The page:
Feminism and Philosophy: Essential Readings in Theory, Reinterpretation, and Application

Feminism and Philosophy: Essential Readings in Theory, Reinterpretation, and Application

Feminism and Philosophy: Essential Readings in Theory, Reinterpretation, and Application

Feminism and Philosophy: Essential Readings in Theory, Reinterpretation, and Application

Synopsis

The past twenty years have seen an explosion of work by feminist philosophers and several surveys of this work have documented the richness of the many different ways of doing feminist philosophy. But this major new anthology is the first broad and inclusive selection of the most important work in this field. There are many unanswered questions about the future of feminist philosophy. Which of the many varieties of feminist philosophy will last, and which will fade away? What kinds of accommodations will be possible with mainstream non-feminist philosophy? Which will separate themselves and flourish on their own? To what extent will feminists change the topics philosophers address? To what extent will they change the very way in which philosophy is done?However these questions are answered, it is clear that feminist philosophy is having and will continue to have a major impact on the discipline of philosophy. This volume is the first to allow the scholar, the student, and other interested readers to sample this diverse literature and to ponder these questions for themselves. Organized around nine traditional "types" of feminist philosophy, Feminism and Philosophy is an imaginatively edited volume that will stimulate readers to explore many new pathways to understanding. It marks a defining moment in feminist philosophy, and it will be an essential text for philosophers and for feminist theorists in many other fields.

Excerpt

Our anthology has three fundamental goals. Its first and foremost goal is to enable readers to understand what differentiates each of the feminist perspectives we have chosen for discussion, if only to better appreciate the diversity of feminist thought. Liberal, Marxist, radical, socialist, psychoanalytic, ecological, phenomenological, postmodern, and anarcha feminists provide a number of distinct as well as intersecting explanations for women's personal, professional, and political conditions. They also provide a variety of differing recommendations for improving or transforming those conditions. Feminists disagree about which aspects of women's lives—work, sexual relations, or family relations—best explain women's oppression, repression, and suppression under patriarchy. They also disagree about which legal remedies, job opportunities, sexual experiments, reproductive technologies, and linguistic revisions are most likely to liberate women. Finally, they disagree about which forms of oppression other than gender oppression feminists must address: racism, classism, homophobia, ageism, or any and all forms of systematic discrimination.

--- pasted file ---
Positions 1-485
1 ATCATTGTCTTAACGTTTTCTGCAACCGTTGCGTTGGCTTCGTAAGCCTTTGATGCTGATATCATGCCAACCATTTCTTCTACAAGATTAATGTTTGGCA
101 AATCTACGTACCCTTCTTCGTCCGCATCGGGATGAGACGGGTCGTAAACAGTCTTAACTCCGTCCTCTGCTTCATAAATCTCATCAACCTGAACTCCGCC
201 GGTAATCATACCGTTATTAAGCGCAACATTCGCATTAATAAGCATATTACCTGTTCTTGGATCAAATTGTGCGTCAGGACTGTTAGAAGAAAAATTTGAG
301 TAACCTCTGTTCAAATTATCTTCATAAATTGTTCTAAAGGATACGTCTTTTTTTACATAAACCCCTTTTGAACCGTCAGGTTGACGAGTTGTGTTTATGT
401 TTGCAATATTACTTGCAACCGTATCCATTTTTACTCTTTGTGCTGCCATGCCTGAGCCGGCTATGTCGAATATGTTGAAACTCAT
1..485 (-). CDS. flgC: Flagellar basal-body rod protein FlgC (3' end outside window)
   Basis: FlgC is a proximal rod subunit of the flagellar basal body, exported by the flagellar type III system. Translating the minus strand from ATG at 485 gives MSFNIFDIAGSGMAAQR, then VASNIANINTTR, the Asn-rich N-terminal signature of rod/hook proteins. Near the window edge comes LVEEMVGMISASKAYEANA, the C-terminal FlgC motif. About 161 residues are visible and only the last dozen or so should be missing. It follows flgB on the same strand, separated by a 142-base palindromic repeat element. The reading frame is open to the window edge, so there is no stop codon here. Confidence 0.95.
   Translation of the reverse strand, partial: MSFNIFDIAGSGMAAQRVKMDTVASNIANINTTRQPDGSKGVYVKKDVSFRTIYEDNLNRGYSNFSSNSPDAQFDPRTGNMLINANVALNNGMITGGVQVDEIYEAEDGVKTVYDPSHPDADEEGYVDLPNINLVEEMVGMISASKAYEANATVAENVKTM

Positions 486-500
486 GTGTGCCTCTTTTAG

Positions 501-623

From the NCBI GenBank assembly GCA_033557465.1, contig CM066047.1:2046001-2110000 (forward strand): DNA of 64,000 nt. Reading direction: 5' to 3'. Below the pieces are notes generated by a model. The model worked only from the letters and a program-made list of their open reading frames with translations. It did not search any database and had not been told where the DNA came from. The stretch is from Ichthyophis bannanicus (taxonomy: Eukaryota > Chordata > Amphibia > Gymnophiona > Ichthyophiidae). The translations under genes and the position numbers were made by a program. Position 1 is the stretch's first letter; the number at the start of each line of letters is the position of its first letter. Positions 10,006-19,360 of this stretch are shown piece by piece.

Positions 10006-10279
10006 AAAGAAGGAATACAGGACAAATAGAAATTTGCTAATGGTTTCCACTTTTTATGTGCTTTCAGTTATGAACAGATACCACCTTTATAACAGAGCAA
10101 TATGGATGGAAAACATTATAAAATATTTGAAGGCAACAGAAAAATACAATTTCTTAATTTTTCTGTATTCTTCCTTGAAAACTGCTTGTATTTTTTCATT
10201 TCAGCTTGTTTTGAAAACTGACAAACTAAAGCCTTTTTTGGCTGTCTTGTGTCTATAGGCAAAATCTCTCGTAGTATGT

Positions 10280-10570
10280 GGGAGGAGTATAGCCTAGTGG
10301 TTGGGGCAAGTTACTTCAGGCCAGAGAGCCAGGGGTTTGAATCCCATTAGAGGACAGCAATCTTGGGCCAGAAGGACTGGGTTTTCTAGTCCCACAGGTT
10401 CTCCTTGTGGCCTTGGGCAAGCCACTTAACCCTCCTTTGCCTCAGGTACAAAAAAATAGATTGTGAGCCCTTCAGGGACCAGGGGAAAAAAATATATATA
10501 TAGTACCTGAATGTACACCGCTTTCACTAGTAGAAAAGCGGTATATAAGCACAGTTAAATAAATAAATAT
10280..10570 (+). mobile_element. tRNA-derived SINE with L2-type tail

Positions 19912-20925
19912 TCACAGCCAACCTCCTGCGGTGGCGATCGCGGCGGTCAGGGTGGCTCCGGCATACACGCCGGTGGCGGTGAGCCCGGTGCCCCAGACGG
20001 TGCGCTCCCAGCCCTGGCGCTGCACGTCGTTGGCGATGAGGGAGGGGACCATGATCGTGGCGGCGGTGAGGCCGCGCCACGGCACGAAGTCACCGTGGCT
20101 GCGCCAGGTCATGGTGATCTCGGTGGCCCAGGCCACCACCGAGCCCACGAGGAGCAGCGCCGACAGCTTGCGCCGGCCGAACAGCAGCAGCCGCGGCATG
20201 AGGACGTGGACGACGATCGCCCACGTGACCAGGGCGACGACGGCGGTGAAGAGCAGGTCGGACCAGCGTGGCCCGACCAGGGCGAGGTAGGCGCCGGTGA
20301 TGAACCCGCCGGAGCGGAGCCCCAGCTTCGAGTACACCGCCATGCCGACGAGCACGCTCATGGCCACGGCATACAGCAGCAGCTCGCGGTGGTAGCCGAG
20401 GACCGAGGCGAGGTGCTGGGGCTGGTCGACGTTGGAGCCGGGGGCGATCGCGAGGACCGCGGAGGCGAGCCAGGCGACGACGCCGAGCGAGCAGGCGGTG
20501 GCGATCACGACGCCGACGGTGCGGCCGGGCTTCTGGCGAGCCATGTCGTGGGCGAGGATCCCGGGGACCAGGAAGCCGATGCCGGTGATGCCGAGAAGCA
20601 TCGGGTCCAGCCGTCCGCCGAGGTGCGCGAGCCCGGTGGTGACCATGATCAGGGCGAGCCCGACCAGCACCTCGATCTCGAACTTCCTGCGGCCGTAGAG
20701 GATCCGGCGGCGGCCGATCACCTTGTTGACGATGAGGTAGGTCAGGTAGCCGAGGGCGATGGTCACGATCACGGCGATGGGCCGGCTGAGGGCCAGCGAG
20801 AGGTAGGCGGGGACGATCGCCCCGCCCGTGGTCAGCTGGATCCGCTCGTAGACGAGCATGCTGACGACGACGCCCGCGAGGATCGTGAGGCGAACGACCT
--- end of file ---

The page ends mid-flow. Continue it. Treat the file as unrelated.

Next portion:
The second basic aim of our anthology is to help readers challenge traditional philosophy with as many feminist perspectives as possible. As we see it, each feminist perspective sheds light on what is absent as well as what is present in traditional philosophy. All too often, traditional philosophers have neglected so-called women's issues: child care, housework, sexual relations, and family problems. In addition, traditional philosophers have embraced a metaphysics that dichotomizes reality into oppositional dyads such as culture/nature, mind/body, reason/emotion, self/other, male/female and that privileges the first member of each of these dyads over the other. Uncovering this metaphysic has enabled feminist philosophers to realize that it will not be sufficient to simply add women's concerns to the subject matter of traditional philosophy but that the very categories of traditional philosophy themselves are gender-marked and must therefore be reconceptualized.

The third and final goal of our anthology is to persuade readers that feminist philosophers make the kinds of distinctions that matter in women's everyday lives. Feminist philosophers do not simply engage in thought for thought's sake. They are committed to major social changes—to achieving equality between men and women— and they see their theories as contributing to such a fundamental transformation. Thus, feminist analyses of a wide range of personal, professional, and political issues not only reveal, for example, the uses, abuses, and misuses of power to which traditional philosophical analyses remain oblivious; they also prompt women and men to change themselves, others, and their mutual environment.

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